Book Launch - Culture and Public Action
On Thursday, May 20, 2004, the Comparative Urban Studies Project hosted a book launch for Culture and Public Action. Led by distinguished anthropologists and economists, this book argues that culture is central to development, and presents a framework for incorporating culture into development discourse. The editors, Vijayendra Rao and Michael Walton provided an overview of the book's theoretical underpinnings and conclusions.
Vijayendra Rao, senior economist in the research department of the World Bank, began the session by describing the conceptual foundations of the book. He outlined two modern theories of culture and development, hypermodernism and cultural denomination. Hypermodernism, supported by Huntington, Landis, and Harrison, argues that "toxic culture" (static cultural orientations which do not support western-styled economic and political development) hinders third-world countries from developing. The view of cultural domination, supported by Ferguson and Escobar, argues that the North's view of the South, and the southward spread of this ideology has led the South to view development through the lens of the North. Rao emphasized that neither view of culture is helpful and that hypermodernism has little empirical support and cultural domination offers few constructive alternatives.
The book portrays culture as a force guiding relations between individuals, groups, nations, donors and beneficiaries. It proposes defining social capital as access to social networks, which are unequally distributed between the rich and the poor. Additionally, the book recognizes that cultural capital limits individuals' access to social networks: if the difference between rich and poor is sufficiently internalized, then members of the cultural group see it as justified, and are not necessarily as interested in poverty reduction. These internalized cultural constructs impede development in countries from India to the United States. Instead of focusing only on external constraints, such as income inequality, development efforts should attempt to achieve equality of agency—by equalizing access to social networks. Rao continued to describe some cases, which exemplify past failures in development due to a lack of understanding of cultural capital.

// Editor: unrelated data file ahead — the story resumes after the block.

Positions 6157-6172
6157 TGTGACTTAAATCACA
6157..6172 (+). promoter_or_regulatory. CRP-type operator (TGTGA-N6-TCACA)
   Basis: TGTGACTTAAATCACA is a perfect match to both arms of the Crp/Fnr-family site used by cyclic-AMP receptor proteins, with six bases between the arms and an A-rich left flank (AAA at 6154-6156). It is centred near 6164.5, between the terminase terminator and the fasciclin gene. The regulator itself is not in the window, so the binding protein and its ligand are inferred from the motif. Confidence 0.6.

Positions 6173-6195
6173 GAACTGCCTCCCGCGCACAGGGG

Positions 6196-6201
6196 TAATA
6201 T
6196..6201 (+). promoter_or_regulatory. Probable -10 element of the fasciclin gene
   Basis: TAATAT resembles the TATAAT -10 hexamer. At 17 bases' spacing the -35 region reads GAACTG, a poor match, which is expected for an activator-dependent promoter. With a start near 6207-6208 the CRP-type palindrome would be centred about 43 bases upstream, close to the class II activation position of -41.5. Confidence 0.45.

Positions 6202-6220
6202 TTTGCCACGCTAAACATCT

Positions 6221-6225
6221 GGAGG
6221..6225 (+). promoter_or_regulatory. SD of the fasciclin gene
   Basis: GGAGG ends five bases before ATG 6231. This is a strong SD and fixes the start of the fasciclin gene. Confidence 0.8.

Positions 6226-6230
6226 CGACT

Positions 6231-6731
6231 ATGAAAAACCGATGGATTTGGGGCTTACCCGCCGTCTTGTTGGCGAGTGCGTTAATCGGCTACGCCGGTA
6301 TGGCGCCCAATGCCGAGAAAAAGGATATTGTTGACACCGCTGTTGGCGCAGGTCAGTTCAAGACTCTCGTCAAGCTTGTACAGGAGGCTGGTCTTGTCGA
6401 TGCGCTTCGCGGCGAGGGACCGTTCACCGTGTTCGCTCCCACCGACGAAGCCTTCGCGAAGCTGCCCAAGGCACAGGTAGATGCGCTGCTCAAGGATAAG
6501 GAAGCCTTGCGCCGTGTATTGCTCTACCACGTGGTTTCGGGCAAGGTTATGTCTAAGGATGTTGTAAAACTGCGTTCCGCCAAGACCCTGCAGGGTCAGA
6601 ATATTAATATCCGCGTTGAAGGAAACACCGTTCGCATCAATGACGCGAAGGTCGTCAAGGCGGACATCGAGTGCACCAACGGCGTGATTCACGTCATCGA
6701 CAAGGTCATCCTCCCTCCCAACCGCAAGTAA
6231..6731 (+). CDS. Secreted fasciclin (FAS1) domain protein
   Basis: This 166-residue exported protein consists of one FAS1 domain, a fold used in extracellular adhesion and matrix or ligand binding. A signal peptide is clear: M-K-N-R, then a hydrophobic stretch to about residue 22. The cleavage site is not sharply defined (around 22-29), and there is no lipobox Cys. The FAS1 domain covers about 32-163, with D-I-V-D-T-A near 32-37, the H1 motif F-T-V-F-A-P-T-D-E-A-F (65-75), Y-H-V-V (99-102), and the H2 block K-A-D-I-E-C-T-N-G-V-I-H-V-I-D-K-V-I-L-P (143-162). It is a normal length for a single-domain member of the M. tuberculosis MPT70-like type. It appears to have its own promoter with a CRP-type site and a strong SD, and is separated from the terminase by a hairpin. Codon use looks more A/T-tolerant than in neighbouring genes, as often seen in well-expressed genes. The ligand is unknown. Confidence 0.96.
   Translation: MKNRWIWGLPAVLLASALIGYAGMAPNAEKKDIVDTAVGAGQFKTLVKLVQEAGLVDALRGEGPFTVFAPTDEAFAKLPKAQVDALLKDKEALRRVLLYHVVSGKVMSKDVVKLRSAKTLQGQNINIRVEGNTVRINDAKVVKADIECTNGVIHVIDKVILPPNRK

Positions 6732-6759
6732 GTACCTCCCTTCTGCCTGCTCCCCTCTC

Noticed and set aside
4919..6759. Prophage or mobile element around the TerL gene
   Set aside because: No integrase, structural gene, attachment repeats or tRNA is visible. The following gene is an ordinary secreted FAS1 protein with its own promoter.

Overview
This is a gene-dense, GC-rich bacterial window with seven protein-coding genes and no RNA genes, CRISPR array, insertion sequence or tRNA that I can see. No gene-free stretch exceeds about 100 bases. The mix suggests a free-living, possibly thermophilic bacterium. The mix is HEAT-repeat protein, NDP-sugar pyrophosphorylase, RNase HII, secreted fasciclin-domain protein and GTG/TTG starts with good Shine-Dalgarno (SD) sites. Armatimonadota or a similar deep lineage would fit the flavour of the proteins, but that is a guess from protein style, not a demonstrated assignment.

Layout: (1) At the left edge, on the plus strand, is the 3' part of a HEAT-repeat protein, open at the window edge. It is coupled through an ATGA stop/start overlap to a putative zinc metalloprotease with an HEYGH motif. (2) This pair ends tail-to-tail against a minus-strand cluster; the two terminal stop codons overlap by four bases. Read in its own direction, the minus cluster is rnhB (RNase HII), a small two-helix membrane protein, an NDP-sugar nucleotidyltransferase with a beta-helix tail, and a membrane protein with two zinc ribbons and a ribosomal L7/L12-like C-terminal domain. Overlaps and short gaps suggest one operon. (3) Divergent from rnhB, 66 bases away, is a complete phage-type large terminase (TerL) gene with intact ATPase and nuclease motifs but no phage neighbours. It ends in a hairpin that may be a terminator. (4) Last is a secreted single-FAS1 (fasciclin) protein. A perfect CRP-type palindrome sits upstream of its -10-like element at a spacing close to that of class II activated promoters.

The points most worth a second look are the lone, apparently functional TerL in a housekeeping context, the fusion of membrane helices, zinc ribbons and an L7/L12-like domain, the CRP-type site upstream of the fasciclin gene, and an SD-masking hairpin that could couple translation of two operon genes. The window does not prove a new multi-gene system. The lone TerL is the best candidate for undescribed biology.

Calls for debt reduction and greater decentralization and localization in development have recently become more prominent. Commenting on these trends, Michael Walton, adviser on poverty reduction and human development in the Latin America and Caribbean region of the World Bank, described the radical social conflict in Bolivia in response to debt reduction measures, indicating that debt reduction alone is not a cure-all. The potential for development resources to be captured by local elites during decentralization, indicates that the purported positive effects of decentralization may be lessened by internalized cultural norms regarding the just status of rich and poor. Instead, Walton proposes that agencies utilize a long-term horizon and recognize the importance of cultural capital.
The meeting concluded with a short question and answer session. The book provides a timely and constructive interdisciplinary conversation on development policy,
including perspectives of economists, anthropologists, and development professionals. Culture and Public Action is a comprehensive work, which should be of interest to all involved in international development.